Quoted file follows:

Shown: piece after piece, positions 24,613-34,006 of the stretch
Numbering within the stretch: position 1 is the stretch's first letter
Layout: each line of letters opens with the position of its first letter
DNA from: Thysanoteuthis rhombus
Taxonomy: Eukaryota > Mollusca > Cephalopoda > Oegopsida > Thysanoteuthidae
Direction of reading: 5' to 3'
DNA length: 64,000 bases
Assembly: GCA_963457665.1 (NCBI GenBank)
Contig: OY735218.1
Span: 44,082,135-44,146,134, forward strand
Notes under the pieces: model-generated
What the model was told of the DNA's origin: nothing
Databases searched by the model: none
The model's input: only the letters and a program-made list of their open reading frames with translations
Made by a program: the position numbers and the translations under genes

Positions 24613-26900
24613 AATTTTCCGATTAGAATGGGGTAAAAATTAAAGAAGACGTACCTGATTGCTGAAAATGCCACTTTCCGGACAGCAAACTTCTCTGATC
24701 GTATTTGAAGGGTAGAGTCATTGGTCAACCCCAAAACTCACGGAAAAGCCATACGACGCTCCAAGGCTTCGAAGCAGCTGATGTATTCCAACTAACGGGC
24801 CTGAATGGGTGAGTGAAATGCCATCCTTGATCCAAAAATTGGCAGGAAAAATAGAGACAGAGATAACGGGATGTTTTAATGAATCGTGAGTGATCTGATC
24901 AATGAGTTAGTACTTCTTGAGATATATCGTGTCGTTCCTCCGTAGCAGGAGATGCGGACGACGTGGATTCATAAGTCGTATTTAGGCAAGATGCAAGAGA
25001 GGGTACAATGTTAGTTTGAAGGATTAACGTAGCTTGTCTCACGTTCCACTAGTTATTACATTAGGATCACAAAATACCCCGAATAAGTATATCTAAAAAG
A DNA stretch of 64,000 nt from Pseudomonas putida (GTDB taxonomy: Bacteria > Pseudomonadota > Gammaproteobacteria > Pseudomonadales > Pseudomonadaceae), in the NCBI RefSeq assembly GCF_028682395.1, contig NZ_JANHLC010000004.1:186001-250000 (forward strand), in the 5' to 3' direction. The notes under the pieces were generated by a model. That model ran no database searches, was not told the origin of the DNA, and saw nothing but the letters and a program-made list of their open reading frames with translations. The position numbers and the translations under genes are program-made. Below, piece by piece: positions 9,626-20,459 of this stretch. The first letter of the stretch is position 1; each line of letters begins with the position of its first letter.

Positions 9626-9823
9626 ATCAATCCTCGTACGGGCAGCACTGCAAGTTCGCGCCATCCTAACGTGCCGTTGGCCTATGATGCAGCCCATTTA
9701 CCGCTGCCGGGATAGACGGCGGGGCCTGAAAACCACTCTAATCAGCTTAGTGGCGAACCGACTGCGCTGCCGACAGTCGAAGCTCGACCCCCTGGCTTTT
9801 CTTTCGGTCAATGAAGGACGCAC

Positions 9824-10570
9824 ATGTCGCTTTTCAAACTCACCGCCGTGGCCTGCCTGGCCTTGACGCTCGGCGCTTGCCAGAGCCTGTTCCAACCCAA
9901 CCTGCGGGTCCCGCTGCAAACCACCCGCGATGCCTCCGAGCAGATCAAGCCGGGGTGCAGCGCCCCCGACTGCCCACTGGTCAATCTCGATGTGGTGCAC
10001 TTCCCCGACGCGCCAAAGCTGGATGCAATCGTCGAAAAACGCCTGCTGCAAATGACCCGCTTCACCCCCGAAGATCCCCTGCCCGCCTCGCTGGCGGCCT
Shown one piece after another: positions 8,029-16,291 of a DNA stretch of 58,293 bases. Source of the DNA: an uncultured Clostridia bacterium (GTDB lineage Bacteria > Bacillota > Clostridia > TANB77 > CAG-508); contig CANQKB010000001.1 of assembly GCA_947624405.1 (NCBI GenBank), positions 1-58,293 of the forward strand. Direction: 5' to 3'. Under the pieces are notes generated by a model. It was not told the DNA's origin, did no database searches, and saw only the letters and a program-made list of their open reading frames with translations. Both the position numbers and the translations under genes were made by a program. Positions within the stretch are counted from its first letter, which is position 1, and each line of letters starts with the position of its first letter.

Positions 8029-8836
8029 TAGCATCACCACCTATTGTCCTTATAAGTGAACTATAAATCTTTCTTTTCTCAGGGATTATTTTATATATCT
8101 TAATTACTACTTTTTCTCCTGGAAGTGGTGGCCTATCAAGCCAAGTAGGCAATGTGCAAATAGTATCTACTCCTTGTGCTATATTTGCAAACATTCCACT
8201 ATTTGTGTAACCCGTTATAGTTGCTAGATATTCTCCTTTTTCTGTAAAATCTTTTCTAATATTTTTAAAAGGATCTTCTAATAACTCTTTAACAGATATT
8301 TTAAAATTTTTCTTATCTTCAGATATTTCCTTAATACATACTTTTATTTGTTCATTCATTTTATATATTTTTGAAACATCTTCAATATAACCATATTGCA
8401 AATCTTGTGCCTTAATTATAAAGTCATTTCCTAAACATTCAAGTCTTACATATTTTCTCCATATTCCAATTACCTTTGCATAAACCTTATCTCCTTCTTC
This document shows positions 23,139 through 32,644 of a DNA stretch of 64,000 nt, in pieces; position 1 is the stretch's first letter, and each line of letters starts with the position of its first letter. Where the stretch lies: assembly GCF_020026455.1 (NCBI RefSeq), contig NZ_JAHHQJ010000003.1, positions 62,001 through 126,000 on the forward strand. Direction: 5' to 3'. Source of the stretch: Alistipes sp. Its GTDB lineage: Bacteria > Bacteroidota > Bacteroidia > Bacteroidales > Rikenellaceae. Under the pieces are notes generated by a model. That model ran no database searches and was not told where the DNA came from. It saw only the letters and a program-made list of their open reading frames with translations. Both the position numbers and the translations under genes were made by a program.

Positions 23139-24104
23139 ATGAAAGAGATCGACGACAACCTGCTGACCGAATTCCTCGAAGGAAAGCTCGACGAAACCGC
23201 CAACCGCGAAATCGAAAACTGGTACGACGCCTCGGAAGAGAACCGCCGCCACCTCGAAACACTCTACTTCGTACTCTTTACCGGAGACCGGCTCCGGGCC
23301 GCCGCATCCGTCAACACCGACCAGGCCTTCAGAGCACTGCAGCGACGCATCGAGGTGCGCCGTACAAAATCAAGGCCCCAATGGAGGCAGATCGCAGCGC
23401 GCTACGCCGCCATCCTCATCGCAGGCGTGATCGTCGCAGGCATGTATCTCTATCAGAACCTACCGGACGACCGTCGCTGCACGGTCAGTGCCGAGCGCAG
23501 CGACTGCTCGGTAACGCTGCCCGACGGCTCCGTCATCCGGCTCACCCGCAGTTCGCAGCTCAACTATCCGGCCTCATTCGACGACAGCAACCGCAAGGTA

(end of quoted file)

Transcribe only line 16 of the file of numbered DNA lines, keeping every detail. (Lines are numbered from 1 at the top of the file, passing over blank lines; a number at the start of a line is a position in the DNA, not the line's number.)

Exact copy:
Positions 24613-26900